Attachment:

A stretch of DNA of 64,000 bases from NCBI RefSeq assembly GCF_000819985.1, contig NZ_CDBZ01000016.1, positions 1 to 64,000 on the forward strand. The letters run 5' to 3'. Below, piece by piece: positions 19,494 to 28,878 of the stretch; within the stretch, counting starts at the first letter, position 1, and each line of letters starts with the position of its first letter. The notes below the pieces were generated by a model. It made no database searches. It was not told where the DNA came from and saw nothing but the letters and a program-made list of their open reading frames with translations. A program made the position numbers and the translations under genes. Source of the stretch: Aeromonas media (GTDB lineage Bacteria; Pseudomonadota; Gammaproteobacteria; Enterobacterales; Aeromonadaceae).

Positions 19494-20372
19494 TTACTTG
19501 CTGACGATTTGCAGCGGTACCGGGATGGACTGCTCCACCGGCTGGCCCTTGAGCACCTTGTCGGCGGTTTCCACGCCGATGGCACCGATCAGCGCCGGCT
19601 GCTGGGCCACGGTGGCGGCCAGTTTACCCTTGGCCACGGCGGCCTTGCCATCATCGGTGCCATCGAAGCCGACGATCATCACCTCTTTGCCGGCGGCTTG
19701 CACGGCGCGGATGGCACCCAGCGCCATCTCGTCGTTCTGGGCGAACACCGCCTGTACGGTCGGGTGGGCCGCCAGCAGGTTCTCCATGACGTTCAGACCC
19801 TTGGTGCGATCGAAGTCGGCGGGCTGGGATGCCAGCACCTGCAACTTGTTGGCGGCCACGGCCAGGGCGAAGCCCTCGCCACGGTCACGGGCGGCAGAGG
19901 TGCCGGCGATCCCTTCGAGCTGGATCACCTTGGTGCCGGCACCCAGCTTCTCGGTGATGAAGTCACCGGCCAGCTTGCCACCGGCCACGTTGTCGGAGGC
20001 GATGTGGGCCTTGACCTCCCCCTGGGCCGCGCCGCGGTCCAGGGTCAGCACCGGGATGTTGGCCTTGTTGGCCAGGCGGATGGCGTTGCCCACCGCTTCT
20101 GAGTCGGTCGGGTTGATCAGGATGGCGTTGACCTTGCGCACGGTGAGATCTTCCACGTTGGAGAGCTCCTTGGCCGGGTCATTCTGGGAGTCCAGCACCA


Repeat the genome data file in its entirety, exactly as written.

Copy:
A stretch of DNA of 64,000 bases from NCBI RefSeq assembly GCF_000819985.1, contig NZ_CDBZ01000016.1, positions 1 to 64,000 on the forward strand. The letters run 5' to 3'. Below, piece by piece: positions 19,494 to 28,878 of the stretch; within the stretch, counting starts at the first letter, position 1, and each line of letters starts with the position of its first letter. The notes below the pieces were generated by a model. It made no database searches. It was not told where the DNA came from and saw nothing but the letters and a program-made list of their open reading frames with translations. A program made the position numbers and the translations under genes. Source of the stretch: Aeromonas media (GTDB lineage Bacteria; Pseudomonadota; Gammaproteobacteria; Enterobacterales; Aeromonadaceae).

Positions 19494-20372
19494 TTACTTG
19501 CTGACGATTTGCAGCGGTACCGGGATGGACTGCTCCACCGGCTGGCCCTTGAGCACCTTGTCGGCGGTTTCCACGCCGATGGCACCGATCAGCGCCGGCT
19601 GCTGGGCCACGGTGGCGGCCAGTTTACCCTTGGCCACGGCGGCCTTGCCATCATCGGTGCCATCGAAGCCGACGATCATCACCTCTTTGCCGGCGGCTTG
19701 CACGGCGCGGATGGCACCCAGCGCCATCTCGTCGTTCTGGGCGAACACCGCCTGTACGGTCGGGTGGGCCGCCAGCAGGTTCTCCATGACGTTCAGACCC
19801 TTGGTGCGATCGAAGTCGGCGGGCTGGGATGCCAGCACCTGCAACTTGTTGGCGGCCACGGCCAGGGCGAAGCCCTCGCCACGGTCACGGGCGGCAGAGG
19901 TGCCGGCGATCCCTTCGAGCTGGATCACCTTGGTGCCGGCACCCAGCTTCTCGGTGATGAAGTCACCGGCCAGCTTGCCACCGGCCACGTTGTCGGAGGC
20001 GATGTGGGCCTTGACCTCCCCCTGGGCCGCGCCGCGGTCCAGGGTCAGCACCGGGATGTTGGCCTTGTTGGCCAGGCGGATGGCGTTGCCCACCGCTTCT
20101 GAGTCGGTCGGGTTGATCAGGATGGCGTTGACCTTGCGCACGGTGAGATCTTCCACGTTGGAGAGCTCCTTGGCCGGGTCATTCTGGGAGTCCAGCACCA